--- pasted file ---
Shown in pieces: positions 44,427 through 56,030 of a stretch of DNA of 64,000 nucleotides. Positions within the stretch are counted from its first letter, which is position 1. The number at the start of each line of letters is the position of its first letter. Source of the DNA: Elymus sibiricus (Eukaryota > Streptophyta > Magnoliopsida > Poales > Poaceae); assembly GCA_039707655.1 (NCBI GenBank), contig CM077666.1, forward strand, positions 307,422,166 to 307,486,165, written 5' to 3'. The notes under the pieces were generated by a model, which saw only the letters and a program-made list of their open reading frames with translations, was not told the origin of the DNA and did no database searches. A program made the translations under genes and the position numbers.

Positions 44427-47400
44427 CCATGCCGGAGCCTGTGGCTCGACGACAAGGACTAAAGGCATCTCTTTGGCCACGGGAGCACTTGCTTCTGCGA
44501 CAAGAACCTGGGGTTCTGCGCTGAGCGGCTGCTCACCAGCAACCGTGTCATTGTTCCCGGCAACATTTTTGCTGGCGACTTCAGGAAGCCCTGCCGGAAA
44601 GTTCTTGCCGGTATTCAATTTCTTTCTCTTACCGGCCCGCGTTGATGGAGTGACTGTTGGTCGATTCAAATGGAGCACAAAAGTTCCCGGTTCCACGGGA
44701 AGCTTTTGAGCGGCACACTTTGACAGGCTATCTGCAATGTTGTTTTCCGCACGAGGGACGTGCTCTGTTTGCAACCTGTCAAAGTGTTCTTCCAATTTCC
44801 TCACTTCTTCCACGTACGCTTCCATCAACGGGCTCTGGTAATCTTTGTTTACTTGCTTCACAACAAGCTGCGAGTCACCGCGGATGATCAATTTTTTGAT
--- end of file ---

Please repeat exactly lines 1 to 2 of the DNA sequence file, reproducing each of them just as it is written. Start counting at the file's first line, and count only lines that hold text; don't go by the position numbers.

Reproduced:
Shown in pieces: positions 44,427 through 56,030 of a stretch of DNA of 64,000 nucleotides. Positions within the stretch are counted from its first letter, which is position 1. The number at the start of each line of letters is the position of its first letter. Source of the DNA: Elymus sibiricus (Eukaryota > Streptophyta > Magnoliopsida > Poales > Poaceae); assembly GCA_039707655.1 (NCBI GenBank), contig CM077666.1, forward strand, positions 307,422,166 to 307,486,165, written 5' to 3'. The notes under the pieces were generated by a model, which saw only the letters and a program-made list of their open reading frames with translations, was not told the origin of the DNA and did no database searches. A program made the translations under genes and the position numbers.

Positions 44427-47400